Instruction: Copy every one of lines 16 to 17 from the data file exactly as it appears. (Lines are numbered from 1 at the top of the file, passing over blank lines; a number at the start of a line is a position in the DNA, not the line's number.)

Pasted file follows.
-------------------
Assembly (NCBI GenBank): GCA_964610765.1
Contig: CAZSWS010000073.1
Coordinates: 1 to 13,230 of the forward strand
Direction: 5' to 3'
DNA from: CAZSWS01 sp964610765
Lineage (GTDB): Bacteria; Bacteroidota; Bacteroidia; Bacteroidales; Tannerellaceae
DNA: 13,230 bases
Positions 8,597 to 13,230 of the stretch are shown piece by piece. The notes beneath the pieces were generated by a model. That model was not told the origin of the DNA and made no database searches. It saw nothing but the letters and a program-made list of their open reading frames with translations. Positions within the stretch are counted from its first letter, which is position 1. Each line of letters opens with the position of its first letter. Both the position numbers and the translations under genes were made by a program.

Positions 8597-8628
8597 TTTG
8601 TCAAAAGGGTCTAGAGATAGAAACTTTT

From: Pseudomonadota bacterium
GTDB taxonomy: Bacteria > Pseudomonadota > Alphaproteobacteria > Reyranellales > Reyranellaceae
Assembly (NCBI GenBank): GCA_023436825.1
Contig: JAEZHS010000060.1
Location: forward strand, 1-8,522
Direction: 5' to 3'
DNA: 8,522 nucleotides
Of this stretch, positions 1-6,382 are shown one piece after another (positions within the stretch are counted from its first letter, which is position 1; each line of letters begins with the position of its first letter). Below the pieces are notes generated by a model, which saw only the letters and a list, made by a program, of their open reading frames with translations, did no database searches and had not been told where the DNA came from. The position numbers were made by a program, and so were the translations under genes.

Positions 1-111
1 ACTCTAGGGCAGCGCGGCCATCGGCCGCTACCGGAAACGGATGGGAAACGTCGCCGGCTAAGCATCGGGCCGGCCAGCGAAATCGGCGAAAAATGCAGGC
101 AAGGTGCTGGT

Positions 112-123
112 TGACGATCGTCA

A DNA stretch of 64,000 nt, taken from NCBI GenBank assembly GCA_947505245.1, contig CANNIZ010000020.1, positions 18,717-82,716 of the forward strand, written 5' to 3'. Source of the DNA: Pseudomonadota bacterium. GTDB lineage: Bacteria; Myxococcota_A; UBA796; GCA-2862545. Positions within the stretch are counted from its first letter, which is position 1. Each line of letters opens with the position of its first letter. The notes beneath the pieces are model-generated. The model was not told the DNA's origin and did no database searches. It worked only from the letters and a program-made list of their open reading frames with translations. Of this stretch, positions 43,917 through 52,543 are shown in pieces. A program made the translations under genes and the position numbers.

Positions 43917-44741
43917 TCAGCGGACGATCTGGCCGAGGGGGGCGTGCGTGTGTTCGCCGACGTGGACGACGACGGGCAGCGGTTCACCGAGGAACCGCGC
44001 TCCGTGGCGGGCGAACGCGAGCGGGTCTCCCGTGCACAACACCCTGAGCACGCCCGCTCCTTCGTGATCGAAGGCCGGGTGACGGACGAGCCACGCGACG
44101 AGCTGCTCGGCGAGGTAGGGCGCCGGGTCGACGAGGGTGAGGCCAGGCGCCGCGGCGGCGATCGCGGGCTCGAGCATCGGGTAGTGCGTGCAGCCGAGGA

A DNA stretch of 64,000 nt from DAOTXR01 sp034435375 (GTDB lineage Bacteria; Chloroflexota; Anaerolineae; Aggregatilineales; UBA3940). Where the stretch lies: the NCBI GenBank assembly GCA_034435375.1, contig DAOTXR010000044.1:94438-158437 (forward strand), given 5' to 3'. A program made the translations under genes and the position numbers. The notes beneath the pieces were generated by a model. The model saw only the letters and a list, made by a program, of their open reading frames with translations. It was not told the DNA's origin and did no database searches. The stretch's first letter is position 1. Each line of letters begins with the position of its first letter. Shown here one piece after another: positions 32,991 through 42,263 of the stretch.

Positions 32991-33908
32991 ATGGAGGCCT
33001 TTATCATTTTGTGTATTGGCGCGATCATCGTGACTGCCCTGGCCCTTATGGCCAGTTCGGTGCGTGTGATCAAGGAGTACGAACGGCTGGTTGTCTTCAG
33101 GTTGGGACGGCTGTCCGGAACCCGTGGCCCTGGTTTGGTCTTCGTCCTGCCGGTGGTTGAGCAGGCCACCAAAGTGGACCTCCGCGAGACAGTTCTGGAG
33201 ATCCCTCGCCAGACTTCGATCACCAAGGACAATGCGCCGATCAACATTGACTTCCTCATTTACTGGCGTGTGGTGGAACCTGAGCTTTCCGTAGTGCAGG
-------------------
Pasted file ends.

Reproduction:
Location: forward strand, 1-8,522
Direction: 5' to 3'